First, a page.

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Publication numberUS3473853 A
Publication typeGrant
Publication dateOct 21, 1969
Filing dateMar 13, 1967
Priority dateMar 25, 1966
Also published asDE1601630A1
Publication numberUS 3473853 A, US 3473853A, US-A-3473853, US3473853 A, US3473853A
InventorsBill Arthur, Goss Arthur G
Original AssigneeRolls Royce
Export CitationBiBTeX, EndNote, RefMan
External Links: USPTO, USPTO Assignment, Espacenet
Vibration damping device
US 3473853 A
Abstract  available in
Images(1)
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Claims  available in
Description  (OCR text may contain errors)

2 1969 A. G. G055 E AL 3,473,853 VIBRATION DAMPING DEVICE Filed llarch 13. 1967 m ZZ Attorney 5 13, Tut. Cl. F16c 13/00, 39/00, 35/00 US. Cl. 30815 4 Claims ABSTRACT OF THE DISCLOSURE A bearing for a gas turbine engine is provided with a hollow annular member fitted between the bearing outer race and the housing and containing a sealed squeeze film for vibration damping.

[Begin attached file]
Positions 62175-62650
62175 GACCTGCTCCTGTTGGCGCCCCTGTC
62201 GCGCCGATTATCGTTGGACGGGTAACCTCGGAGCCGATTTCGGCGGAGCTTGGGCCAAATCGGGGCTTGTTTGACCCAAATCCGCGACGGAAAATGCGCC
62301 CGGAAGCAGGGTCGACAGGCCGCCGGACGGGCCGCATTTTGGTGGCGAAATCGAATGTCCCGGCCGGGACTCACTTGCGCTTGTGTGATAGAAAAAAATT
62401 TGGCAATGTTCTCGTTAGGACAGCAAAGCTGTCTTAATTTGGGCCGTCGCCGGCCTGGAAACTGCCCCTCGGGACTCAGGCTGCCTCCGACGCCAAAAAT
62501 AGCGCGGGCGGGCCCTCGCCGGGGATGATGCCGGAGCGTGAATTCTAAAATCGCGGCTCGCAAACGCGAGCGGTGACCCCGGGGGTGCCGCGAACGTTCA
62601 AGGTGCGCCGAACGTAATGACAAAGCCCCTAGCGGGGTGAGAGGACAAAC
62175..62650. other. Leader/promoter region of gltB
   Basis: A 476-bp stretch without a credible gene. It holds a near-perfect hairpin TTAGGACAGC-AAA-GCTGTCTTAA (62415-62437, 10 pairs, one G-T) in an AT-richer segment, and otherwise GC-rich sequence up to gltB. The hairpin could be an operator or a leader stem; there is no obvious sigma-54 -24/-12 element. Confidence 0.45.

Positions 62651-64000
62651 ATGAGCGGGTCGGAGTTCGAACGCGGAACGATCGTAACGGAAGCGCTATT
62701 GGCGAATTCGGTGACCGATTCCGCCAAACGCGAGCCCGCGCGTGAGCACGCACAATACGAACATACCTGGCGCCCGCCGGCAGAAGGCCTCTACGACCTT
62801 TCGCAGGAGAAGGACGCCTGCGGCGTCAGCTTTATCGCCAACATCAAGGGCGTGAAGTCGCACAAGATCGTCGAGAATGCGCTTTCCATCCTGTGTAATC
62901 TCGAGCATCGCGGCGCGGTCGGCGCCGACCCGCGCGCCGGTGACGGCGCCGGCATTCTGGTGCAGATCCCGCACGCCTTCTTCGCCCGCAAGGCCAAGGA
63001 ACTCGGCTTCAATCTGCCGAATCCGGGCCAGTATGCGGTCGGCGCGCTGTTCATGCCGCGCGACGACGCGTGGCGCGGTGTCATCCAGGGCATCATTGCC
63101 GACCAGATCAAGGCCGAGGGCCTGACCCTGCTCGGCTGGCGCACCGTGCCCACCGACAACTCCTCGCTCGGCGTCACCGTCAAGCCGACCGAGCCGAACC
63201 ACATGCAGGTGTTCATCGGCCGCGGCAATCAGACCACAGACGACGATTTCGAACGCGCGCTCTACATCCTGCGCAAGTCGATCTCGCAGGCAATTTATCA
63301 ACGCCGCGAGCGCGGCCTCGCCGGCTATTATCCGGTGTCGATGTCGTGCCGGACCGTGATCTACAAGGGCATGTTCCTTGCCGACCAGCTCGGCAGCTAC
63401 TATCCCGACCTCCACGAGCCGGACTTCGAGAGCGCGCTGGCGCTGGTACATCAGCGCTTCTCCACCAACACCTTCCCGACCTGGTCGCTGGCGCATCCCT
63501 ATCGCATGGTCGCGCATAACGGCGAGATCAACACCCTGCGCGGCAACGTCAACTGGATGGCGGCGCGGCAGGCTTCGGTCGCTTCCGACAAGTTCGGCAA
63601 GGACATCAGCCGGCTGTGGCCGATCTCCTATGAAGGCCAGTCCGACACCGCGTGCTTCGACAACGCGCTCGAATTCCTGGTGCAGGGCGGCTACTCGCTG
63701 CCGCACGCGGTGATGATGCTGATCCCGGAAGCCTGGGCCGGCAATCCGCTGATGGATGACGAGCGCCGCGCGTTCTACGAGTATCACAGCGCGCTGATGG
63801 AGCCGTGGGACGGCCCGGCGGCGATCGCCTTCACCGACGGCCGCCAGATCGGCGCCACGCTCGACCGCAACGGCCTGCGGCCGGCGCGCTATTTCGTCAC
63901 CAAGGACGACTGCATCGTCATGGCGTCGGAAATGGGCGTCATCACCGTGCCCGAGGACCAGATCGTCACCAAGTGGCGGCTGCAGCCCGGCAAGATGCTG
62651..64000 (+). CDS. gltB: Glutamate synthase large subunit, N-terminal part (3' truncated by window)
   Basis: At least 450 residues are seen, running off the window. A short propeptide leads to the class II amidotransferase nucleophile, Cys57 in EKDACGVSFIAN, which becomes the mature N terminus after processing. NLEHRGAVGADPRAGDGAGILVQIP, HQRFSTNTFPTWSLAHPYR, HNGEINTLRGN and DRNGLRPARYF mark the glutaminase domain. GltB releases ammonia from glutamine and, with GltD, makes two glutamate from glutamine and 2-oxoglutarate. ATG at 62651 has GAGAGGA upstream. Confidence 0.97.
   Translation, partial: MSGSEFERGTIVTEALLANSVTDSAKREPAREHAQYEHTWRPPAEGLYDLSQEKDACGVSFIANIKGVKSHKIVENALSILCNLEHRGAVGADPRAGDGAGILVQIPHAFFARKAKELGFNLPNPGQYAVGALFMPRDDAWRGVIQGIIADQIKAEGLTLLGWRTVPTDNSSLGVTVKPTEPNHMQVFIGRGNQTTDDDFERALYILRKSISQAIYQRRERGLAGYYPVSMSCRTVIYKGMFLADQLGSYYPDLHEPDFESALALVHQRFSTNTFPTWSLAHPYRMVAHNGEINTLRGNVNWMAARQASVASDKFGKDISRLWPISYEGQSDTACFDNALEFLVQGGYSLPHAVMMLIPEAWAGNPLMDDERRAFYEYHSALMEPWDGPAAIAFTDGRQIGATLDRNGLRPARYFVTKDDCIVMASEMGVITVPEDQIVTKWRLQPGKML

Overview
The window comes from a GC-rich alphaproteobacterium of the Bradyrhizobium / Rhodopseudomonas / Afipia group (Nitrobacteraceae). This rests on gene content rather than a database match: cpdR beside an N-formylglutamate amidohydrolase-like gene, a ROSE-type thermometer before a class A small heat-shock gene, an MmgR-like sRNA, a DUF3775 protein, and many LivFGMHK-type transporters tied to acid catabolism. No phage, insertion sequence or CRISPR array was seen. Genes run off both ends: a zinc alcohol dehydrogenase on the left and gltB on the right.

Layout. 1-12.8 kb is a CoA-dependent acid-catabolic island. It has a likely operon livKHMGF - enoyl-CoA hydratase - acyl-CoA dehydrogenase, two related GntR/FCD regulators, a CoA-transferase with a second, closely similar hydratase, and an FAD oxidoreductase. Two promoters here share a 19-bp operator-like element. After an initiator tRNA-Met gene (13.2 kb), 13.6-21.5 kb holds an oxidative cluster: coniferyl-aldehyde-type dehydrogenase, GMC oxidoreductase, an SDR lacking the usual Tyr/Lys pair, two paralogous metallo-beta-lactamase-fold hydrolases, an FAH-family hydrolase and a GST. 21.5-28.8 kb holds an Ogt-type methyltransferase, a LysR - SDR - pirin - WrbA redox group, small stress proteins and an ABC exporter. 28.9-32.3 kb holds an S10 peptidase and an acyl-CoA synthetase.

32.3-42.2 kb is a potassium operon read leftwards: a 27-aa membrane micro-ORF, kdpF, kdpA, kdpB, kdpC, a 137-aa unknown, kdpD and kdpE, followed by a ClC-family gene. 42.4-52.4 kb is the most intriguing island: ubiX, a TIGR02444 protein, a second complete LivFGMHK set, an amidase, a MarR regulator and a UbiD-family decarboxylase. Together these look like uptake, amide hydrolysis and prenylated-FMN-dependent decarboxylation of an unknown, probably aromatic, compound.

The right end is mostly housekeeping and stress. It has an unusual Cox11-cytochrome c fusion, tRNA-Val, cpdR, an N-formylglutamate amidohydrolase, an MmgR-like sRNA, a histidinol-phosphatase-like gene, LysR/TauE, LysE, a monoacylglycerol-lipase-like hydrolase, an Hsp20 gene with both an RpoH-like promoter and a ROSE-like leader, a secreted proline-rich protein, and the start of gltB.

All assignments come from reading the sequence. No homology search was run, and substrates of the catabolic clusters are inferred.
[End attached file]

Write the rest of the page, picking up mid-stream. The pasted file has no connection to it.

This invention relates to vibration damping devices and relates in particular to devices which employ hydrodynamic squeeze films.

According to the present invention a vibration damping device comprises a first dished member, a second member connected to the first member in a fluid tight manner to form therewith a closed space between the two members, said space being filled with fluid and one member being provided with a land which projects into the closed space from the surface of one of the members forming a gap between the land and the adjacent surface of the other member, the gap being such that on relative approaching or receding movement of the land and said adjacent surface, a hydrodynamic squeeze film is produced in the gap, one of the members being only sufiiciently flexible to allow said relative movement.

Preferably the liquid in the space is oil.

The invention also includes a bearing in which such a vibration damping device is disposed between a bearing race and structure which is fixed relative to said race.

The invention further includes a gas turbine engine incorporating a bearing as described above.

The invention will now be described in more detail, merely by way of example, with reference to the accompanying drawings in which:

FIGURE 1 shows a cutaway view of a gas turbine engine illustrating bearing means incorporating the vibration damping device of the present invention.

FIGURE 2 is an enlarged sectional view of part of the bearing means of FIGURE 1.